EDITOR'S CHAIR: Whatever happened to the Big Society?
ONCE upon a time there was a prime minister who had a big idea. And he called his big idea the Big Society.
Those who supported the PM - and for the sake of argument let's call him Dave - nodded sagely at their leader's Big Idea because, they said, we're all in it together.
But his enemies mocked Dave, saying his Big Idea was a Big Fib. They said the Big Society was just a way of making taxpayers do the things they had already paid for.
And the arguments went on for a bit. And nobody really knew what the Big Society was anyway. And then everyone forgot about it. Even Dave.
OK, back to the real world.
The Big Society was indeed David Cameron's big idea in the run-up to the 2010 general election and in the first period of the coalition government he heads.
But when was the last time you heard anyone in government mention the words Big Society?
It is almost as if everyone who was once so keen on the idea now wants to pretend it never happened.
The idea of a Big Society, in which people are more community-minded, in which they look after themselves and look out for others, in which people don't just look to big government to provide solutions to problems is no bad thing.
But it appears to have gone the way of so many big ideas because the day-to-day job of running a country gets in the way, and because there is a huge question mark over whether the general public actually buys into the concept.
A story from the Argus this week highlights the second point.
Newport Round Table- which has been fundraising and staging the city's annual fireworks display for decades - is folding after more than 80 years because it cannot recruit new members.
Organisations like the Round Table and Rotary are, to my mind, perfect examples of what the Big Society should be about.
Groups of ordinary people banding together to aid those within their communities and further afield who need a helping hand.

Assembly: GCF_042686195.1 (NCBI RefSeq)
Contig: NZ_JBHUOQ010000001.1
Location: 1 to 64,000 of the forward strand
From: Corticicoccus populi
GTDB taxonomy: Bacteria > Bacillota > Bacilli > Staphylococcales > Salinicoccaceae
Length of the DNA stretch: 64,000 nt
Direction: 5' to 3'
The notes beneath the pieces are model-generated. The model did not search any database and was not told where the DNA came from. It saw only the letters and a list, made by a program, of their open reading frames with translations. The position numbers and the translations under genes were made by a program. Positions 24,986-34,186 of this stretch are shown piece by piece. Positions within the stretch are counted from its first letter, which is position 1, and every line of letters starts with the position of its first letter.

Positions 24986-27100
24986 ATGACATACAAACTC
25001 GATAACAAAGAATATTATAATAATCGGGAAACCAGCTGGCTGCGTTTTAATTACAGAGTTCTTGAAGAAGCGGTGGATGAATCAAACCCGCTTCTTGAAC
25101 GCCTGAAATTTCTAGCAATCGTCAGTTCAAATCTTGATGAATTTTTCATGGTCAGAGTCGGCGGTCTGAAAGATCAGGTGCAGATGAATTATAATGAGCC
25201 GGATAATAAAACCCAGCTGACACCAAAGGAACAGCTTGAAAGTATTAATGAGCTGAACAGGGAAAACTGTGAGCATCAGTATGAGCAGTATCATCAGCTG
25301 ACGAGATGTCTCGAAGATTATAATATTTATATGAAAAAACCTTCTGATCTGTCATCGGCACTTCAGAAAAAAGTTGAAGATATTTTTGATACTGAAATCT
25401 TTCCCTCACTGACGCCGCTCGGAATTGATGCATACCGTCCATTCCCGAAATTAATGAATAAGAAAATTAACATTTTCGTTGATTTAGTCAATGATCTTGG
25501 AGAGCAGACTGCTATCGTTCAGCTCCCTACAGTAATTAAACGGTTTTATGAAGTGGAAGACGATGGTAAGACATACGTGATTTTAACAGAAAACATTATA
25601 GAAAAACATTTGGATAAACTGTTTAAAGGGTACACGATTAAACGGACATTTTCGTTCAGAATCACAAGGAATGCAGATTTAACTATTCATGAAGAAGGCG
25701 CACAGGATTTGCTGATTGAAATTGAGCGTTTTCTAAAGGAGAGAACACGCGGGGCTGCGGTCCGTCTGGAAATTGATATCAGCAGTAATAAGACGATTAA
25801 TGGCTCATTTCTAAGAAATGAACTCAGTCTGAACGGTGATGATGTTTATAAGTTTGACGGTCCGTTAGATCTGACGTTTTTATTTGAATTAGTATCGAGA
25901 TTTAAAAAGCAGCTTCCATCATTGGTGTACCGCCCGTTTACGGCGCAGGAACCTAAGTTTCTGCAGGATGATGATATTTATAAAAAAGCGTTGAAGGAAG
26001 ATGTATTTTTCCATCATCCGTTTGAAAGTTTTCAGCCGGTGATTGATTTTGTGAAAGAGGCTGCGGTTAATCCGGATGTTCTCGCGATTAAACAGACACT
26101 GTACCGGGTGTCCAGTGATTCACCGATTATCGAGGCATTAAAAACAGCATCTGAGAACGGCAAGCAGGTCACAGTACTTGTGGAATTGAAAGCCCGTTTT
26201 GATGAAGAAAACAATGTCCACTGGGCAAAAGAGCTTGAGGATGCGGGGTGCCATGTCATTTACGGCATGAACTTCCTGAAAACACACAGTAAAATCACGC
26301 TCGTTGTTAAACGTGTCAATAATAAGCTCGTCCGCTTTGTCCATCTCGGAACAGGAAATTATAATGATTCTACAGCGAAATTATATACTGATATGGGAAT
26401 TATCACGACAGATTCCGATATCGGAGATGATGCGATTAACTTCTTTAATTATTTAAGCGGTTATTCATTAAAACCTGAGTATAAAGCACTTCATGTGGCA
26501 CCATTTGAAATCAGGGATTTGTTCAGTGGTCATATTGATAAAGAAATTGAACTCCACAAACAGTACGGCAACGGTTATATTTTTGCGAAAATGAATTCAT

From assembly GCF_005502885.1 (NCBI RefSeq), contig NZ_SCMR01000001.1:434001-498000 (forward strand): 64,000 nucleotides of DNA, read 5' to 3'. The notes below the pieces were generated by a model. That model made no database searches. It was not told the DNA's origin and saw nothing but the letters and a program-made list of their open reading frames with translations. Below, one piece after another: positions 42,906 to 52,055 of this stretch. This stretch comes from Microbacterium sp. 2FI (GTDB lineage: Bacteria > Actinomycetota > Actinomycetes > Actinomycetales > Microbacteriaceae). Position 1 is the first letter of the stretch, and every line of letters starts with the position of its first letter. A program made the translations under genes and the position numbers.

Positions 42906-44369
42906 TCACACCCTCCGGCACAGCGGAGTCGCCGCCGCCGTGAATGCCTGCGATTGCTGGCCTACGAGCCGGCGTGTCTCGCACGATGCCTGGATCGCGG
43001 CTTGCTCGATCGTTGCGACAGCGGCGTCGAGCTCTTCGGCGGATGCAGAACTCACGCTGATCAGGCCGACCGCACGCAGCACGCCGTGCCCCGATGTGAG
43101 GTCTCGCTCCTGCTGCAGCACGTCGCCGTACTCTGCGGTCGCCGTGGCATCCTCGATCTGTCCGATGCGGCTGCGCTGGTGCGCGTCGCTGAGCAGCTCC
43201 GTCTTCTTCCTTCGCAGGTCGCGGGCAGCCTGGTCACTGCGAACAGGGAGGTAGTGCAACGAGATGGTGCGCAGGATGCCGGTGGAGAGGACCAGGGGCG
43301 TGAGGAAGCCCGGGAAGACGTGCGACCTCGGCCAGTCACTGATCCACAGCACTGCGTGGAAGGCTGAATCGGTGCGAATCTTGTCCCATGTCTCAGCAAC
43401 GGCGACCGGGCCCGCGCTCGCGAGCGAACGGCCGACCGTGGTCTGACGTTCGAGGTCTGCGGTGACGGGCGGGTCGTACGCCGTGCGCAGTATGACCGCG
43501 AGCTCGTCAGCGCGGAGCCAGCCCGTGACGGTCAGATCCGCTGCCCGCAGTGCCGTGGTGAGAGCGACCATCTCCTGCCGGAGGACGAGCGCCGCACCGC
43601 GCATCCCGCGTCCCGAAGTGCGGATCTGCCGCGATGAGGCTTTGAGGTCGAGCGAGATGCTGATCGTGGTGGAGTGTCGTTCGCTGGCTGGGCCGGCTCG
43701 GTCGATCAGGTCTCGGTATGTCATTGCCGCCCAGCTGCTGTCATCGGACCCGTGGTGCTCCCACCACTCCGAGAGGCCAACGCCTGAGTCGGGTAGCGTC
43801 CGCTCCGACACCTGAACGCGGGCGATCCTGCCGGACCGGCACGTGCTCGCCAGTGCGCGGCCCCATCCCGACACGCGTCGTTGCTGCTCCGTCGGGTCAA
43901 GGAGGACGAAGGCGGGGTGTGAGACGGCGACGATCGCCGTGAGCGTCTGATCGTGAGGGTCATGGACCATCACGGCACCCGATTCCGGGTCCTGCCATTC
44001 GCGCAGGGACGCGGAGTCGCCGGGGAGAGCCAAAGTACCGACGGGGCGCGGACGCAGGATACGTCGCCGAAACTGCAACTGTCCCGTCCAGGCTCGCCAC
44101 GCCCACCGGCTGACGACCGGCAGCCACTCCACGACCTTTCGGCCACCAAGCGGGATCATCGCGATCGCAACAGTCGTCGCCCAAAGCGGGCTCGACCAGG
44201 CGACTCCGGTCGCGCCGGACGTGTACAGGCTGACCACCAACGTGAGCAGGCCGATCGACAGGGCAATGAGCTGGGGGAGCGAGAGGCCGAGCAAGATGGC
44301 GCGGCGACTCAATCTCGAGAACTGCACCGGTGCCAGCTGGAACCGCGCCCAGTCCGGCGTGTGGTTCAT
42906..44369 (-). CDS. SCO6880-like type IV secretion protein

Yet Newport Round Table, which has been surviving with just two members in recent years, is calling it a day because - according to its chairman Paul Thomas - "people aren't joining societies in the numbers they once did".
If Mr Thomas is right then the prime minister's Big Society was doomed from the start.
If there is no desire in 21st century Britain for the traditional ways of gathering together and helping to change things for the better then are we now just a nation of true Thatcher's children, only interested in ourselves?
In my view, what has really happened is that people are not joining organisations to bring about change. Instead, they are banding together in a more haphazard way when and if issues arise in their communities.
So we are seeing ever-increasing micro-groups being set up to campaign, or protest, or fund-raise on specific issues.
And these groups only last as long as it takes to achieve their aims.
So the community spirit and concern for others that might well be the hallmarks of the Big Society are alive and well.
But they are displayed on a smaller and less regimented way than they were traditionally.
That may be bad news for organisations like the Round Table (thought it should be remembered there are plenty of traditional organisations that continue to thrive) but it also rather puts a spanner in Mr Cameron's big idea.
People still want to do their bit. But they want to do it on their own terms rather than in response to government policy.
Perhaps the silence surrounding the Big Society concept shows Mr Cameron - to paraphrase the prime minister on another subject - finally 'gets it'.
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